On top of that, particularly in Game Four, Dallas began to aggressively trap him 40 feet away from the rim. They wanted to see if Durant could make the right decisions quick enough to hurt the Mavs' defense. He could not. Time and time again Durant waited too long and turned the ball over. In the end, his nine turnovers and inability to get inside the 3-point arc greatly hindered his offensive game, and Game Four turned into the one that ultimately crushed the Thunder's playoff hopes.

Russell Westbrook began the series against Dallas as a man who really did not seem to know what role he was supposed to play. He played passive and uncertain in Game One, never really knowing when he was supposed to shoot and when he was supposed to pass (to be sure, he had endured so much criticism up to that point that the uncertainty was understandable). What he did not realize, and what the Thunder did not realize until too late, was that the Mavs were working on Westbrook's psyche as much as his physical game. Just like Gasol before him and LeBron after, the Mavs worked to give Westbrook, whose natural tendency is to go full badger and attack-attack-attack, a seed planted in his mind to think that he could do that and win every time.

As a result, Westbrook was arguably the best offensive weapon the Thunder had, but he kept sliding in and out of the team concept. His over-aggressiveness hurt the team, not all the time, but enough times to allow Dallas to stay competitive. While Westbrook did great in scoring, he committed far too many turnovers from the point position to be truly effective. Finally, Scott Brooks realized that Dallas had no direct weapon to counter Westbrook, but were content to cede Westbrook's scoring as long as he was making the offensive decisions. Brooks moved Westbrook off the ball for stretches, and Westbrook had the same results that Wallace did in round one. The move was almost enough to upset the Mavs in Game Five. Almost. 


Round 4 vs Miami HeatLeBron James and Dwyane Wade



In the Finals, we all know (or think we know) what happened to LeBron. If you examine his numbers as he progressed through the series, you can see how passive he truly became. Just as the Mavs caused Westbrook to play into his true nature (over-aggressive scorer) and used the tendency against the entire Thunder team, so too the Mavs caused LeBron to play into his true nature, which is more facilitator than crunch time scorer. Only one time did James attempt his regular season average in shot attempts. While LeBron still shot a decent percentage, it was alarming that he looked to shoot so infrequently, as if he was only going to shoot as if it were a sure thing. Even his aggressiveness in taking the ball to the rim was lost. Look at his free throw attempts - not once did his attempts reach his season average. As a result, on average LeBron left 4-5 points on the table every night, points that could have been huge given the fact that three of the games were decided by one possession.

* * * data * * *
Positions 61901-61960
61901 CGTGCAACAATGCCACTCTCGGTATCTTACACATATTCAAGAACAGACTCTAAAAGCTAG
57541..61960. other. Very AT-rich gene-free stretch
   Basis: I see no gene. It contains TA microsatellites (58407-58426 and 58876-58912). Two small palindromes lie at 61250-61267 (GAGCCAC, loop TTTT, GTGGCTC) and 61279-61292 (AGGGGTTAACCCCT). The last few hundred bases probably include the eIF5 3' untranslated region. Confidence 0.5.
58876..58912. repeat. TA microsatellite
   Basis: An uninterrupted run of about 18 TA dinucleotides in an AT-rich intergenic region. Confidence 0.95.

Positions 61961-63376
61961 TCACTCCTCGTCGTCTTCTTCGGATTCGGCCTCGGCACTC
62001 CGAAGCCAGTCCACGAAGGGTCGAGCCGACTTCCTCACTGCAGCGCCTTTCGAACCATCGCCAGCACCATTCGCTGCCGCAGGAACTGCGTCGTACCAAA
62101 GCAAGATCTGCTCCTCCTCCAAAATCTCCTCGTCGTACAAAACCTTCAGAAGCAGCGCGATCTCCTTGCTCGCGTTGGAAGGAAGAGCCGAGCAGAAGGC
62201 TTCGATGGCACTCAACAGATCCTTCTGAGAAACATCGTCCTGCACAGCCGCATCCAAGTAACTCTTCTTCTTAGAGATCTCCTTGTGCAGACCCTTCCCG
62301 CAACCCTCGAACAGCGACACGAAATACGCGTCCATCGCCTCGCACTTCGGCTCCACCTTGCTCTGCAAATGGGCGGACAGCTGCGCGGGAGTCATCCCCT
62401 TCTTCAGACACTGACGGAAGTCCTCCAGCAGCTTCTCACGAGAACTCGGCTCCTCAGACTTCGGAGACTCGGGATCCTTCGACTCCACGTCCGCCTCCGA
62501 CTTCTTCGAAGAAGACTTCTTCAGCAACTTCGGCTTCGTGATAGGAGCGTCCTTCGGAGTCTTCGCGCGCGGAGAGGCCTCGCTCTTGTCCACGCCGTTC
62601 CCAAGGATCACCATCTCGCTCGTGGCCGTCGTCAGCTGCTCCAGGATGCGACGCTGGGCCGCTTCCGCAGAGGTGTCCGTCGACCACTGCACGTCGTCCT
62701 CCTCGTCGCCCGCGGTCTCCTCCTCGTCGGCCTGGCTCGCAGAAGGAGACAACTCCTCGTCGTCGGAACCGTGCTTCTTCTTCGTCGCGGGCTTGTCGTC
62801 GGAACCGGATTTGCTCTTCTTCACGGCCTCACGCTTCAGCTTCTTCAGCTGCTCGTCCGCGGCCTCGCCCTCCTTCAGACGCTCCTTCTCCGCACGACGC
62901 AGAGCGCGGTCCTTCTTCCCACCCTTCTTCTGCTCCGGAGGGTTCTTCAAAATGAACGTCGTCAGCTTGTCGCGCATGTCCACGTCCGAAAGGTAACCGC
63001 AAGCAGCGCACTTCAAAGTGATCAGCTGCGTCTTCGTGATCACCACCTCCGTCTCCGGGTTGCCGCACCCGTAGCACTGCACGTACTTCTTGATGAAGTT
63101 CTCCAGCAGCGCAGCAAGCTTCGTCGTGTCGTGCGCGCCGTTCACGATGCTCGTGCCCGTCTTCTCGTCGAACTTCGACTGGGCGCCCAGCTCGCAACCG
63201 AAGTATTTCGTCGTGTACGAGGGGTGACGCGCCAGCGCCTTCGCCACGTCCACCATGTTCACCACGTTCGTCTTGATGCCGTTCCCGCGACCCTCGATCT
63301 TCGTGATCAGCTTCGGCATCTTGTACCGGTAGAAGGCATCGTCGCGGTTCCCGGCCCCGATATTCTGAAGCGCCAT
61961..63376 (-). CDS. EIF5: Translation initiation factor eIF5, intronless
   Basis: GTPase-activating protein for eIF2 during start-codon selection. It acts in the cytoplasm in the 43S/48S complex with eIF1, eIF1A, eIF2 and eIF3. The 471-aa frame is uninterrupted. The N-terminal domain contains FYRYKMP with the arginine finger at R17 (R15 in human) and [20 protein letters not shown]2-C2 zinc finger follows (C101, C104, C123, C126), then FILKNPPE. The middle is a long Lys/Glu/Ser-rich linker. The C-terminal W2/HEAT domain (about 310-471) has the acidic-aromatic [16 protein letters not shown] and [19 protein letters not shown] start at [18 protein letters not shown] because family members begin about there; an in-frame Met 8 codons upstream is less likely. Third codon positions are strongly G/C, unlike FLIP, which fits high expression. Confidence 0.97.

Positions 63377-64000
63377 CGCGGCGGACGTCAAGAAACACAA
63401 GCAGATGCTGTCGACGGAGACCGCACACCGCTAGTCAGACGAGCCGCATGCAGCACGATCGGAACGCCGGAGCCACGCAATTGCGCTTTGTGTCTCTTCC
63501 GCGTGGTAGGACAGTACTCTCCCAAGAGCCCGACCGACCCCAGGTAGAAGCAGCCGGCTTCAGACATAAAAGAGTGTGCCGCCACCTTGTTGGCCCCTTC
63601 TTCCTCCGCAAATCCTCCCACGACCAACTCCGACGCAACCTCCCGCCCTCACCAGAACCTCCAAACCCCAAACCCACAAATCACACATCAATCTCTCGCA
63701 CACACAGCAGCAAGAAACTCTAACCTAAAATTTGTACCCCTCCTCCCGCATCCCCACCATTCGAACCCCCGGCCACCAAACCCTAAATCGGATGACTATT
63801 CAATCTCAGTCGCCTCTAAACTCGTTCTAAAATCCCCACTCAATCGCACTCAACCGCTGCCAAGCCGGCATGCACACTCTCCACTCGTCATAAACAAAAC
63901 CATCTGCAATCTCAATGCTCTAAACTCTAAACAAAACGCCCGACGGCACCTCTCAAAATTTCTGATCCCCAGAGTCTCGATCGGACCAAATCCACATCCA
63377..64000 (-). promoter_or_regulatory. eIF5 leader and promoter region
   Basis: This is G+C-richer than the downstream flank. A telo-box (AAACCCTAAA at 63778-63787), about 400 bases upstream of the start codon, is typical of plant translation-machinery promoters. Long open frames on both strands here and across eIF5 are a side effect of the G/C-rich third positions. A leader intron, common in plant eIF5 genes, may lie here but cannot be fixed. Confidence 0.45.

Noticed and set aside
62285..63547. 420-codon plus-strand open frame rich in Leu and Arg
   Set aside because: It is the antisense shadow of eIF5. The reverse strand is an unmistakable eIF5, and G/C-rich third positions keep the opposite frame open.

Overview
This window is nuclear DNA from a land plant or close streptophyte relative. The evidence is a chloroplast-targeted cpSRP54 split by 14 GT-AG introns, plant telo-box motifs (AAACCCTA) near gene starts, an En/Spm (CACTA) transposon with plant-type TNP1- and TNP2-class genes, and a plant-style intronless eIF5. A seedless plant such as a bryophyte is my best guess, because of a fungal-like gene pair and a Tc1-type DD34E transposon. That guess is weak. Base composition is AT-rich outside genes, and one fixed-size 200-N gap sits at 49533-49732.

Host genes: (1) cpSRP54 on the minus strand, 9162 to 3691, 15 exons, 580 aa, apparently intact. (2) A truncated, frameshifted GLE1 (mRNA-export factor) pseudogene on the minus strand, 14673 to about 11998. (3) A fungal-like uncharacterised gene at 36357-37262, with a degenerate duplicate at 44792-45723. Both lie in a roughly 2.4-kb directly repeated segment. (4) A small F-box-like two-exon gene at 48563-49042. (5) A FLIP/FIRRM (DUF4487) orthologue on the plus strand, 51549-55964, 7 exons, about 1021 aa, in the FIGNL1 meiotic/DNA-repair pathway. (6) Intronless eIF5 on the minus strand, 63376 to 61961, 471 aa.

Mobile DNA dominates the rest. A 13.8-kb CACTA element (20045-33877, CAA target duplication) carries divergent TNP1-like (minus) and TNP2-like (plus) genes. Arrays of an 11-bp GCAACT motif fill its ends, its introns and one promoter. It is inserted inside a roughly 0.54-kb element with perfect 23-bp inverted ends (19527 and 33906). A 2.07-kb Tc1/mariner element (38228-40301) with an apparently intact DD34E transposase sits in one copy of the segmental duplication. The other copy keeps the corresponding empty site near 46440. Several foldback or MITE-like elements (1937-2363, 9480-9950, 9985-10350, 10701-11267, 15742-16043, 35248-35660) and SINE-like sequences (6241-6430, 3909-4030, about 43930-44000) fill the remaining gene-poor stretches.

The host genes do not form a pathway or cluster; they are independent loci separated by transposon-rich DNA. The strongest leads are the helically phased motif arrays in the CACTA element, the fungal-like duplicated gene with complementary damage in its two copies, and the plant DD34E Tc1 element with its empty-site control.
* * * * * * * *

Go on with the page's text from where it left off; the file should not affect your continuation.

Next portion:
Dallas took away LeBron's driving lanes and stopped double-teaming him in the post - they wanted to see if he would shift from facilitator back to scorer. He did not. LeBron's assists went up but his scoring attempts went way down. In total, Miami lost almost 10 points per game due to LeBron's passive nature, and they were simply not deep enough to make up those points elsewhere.

Wade on the other hand recognized the opportunities when they were there, and since he is a superior form of Wallace and Westbrook, his stats through four games were MVP-worthy. Can one man win a playoff series? Wade almost did. He had his team tied at two games apiece heading into the pivotal fifth. Unfortunately for Wade and the Heat, he suffered the hip injury and you can see that he was never the same. Dallas never really figured out a way to slow him down, and in the end it was his own injury that did the most damage. He tried to will his way through the injury in Game Five by getting to the free throw line, but in the end Wade did not have his full faculties. His shot attempts dropped, his misses rose, and Dallas' ability to get him to turn the ball over really hurt Miami in the end.


Dirk Nowitzki

As a source of comparison, let's look at how Dirk did during the playoffs. A few things jump out:

  • He clearly understood his role as the primary scorer on offense. Dirk did not tally a great deal of assists or offensive rebounds. Rather, his shot attempts went up, as did his point totals. 
  • Dirk's effective field goal percentage in a number of games was off the charts, headlined by his amazing Game One against the Thunder.
  • The few times that Dirk did struggle shooting the ball, he immediately went to work by getting to the free throw line to supplement his scoring output.
  • Dirk was held under 20 points only twice, and both of those games were still wins. One was a blowout against LA, and the other was the game against the Thunder where the Mavs controlled it throughout.


note- all stats provided by